Along with a hand-made mallet, building a retrofitted bike specifically for polo is essential if you want to beco me an excellent polo player. First, find a beat up old frame that is similar in size and function to the one that you normally ride. Then aid some spare-parts bins for the components you need to complete the buil d. When looking for parts you want ones that are heavy and durable. Don’ t spend to much time or money on parts gathering, most likely they are going to fail and/or break,

Here are some suggestions for building an excellent polo bike: Gear your bike as easy as your polo situation allows. Personally I prefer about a 2:1 ratio but many people run an even easier ration. Geared bike tend to experience mechanical failure more than single-speeds or fixed-gears, so keep this in mind if you plan on gearing your polo bike. nt Front discs/wheel guards are common and essential for an excelle mallets prevent they wheel, your polo-bike. They not only strengthen end of going through it (that tend to send you toppling over the front exan provide they and ground) he your bike, smashing your face into cellent surface for blocking balls.

These suggestions are just that, suggesti ons. Different people play on a myriad of different bikes and it’s most ly a matter of personal preference. You will play better polo with a bike that you are used to and don’t have to worry about allowing you to more easily progress to step 5…



p e e k r o f y tep 5: Pla


You have the time, the mallet, and the bike, now it is time to develop the skills necessary to become an excellent bike-polo player. First, you need to take playing seriously. You shouldn’t be noodling around the court, wasted, falling off your bike, hurting yourself, and being detrimental to your team. Every time you roll out on the court be ready to play, and play hard.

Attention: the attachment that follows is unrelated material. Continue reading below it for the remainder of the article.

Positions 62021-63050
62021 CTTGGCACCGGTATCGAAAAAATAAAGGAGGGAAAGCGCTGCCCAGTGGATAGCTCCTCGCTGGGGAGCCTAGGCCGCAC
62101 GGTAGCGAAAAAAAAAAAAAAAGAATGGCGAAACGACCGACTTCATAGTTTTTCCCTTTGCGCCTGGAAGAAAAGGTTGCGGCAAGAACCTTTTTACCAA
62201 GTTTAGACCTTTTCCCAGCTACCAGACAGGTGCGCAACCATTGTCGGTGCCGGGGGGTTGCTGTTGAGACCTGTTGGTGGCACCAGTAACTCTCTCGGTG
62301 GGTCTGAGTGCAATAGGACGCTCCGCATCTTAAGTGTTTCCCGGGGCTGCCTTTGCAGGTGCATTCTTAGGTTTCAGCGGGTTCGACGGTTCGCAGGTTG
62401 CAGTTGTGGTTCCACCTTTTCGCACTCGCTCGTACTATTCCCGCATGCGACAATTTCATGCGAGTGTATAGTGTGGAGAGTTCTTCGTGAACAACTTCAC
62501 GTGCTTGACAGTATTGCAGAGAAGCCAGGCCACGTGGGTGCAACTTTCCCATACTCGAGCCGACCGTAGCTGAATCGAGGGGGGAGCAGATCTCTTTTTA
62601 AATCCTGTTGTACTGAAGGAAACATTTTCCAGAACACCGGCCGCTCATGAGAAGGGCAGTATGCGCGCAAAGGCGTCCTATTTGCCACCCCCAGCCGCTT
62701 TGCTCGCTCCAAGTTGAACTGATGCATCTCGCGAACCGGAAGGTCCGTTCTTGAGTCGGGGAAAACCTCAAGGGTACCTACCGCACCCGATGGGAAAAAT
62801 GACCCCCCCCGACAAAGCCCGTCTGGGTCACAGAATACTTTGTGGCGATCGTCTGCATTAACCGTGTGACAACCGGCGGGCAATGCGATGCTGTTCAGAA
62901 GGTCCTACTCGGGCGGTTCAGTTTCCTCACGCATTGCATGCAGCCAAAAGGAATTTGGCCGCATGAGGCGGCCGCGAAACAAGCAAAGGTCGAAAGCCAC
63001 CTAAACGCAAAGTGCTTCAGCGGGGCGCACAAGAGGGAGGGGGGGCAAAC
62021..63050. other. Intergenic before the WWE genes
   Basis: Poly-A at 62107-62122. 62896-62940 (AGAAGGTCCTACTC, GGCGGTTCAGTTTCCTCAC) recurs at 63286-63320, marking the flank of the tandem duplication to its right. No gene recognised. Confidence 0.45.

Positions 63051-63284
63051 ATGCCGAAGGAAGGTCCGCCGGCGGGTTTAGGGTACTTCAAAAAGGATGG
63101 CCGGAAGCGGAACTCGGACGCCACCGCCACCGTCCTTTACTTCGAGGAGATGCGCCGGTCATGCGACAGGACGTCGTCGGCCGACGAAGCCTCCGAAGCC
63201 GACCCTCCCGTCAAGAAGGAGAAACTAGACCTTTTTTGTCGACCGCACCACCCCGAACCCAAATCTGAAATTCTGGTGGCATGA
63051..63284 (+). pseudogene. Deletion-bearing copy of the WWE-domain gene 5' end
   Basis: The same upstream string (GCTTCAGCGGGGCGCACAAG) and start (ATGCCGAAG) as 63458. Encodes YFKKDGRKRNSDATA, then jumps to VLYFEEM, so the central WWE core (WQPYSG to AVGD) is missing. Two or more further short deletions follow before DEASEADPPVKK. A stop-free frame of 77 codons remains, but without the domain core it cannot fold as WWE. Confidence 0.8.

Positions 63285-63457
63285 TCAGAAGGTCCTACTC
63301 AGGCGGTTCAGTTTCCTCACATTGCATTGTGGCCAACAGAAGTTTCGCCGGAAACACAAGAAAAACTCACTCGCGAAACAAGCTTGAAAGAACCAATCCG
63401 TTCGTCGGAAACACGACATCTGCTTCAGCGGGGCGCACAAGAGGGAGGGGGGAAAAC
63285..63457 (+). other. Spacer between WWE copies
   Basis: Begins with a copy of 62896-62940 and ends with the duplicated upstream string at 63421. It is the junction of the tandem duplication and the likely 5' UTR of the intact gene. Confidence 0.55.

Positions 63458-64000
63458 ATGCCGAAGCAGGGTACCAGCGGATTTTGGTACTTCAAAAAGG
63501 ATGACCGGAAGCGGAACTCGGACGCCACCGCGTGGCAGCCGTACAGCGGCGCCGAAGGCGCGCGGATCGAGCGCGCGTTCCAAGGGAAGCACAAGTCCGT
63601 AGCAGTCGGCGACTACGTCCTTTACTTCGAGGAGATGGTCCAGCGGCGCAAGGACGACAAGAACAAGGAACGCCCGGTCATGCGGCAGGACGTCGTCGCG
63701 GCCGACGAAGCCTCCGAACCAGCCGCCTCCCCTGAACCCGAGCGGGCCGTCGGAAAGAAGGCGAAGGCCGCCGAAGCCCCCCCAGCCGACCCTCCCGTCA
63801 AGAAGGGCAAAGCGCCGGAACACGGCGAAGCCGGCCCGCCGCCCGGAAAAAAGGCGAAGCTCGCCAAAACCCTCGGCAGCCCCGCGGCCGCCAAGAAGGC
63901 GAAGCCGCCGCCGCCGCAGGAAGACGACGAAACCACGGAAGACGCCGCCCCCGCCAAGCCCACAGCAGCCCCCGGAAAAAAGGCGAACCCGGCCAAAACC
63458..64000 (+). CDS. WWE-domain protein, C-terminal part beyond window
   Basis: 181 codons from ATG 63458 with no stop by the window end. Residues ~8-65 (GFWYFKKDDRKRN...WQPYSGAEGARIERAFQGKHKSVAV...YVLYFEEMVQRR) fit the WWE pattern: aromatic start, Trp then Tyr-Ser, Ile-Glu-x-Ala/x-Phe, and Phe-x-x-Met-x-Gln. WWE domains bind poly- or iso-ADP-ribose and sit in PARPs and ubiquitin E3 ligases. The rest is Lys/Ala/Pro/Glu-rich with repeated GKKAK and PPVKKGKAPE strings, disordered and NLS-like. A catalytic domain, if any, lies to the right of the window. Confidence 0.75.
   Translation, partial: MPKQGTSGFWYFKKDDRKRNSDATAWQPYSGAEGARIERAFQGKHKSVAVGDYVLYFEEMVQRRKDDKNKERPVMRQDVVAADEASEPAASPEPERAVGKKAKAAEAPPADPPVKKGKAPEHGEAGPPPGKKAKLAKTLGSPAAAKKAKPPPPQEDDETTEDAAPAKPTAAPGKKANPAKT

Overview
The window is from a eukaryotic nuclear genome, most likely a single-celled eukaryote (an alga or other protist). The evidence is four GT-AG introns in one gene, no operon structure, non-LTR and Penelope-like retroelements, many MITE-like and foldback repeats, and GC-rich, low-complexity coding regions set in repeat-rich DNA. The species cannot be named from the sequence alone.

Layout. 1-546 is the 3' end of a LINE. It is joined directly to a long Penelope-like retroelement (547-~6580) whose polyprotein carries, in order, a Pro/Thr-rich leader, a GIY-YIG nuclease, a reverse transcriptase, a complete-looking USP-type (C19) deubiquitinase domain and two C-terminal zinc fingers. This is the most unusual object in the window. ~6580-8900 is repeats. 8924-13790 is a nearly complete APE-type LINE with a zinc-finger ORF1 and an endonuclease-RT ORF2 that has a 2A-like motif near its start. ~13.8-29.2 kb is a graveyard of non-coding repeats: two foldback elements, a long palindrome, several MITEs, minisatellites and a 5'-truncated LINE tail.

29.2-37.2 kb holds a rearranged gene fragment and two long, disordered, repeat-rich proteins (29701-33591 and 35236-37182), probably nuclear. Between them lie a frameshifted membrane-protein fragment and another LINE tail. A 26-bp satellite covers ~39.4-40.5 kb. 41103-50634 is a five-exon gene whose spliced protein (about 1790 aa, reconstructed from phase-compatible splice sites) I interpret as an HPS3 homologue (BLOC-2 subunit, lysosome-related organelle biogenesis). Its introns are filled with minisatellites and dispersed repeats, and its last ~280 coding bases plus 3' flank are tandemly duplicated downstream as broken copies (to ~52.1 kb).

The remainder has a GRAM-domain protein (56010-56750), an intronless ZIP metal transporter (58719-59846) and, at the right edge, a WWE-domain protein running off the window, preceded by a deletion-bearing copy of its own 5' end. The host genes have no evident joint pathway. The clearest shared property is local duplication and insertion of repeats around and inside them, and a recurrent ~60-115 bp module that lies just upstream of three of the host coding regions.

to play without fear. Don’t worLike in any contact sport, you have running ging past your head, other players ry about your bike, mallets swin ball kind. Only worry about keeping that into you or bodily injury of any ing as in theirs’. If your team is play out of your goal and putting it mate goal them and make sure that the ulti they should be communicate with is winning the match. Although some people take polo too seriously, if you want to become excellent you have to play like you mean it. Only then will you be in a situation to develop the advanced skills needed to become excellent. Playing like this will make you better but there is one more step to accomplish, beating your rivals…


step 6 : Know thy en them c emies, loser Keep than y our fr If you’re playing polo how it iends. should be played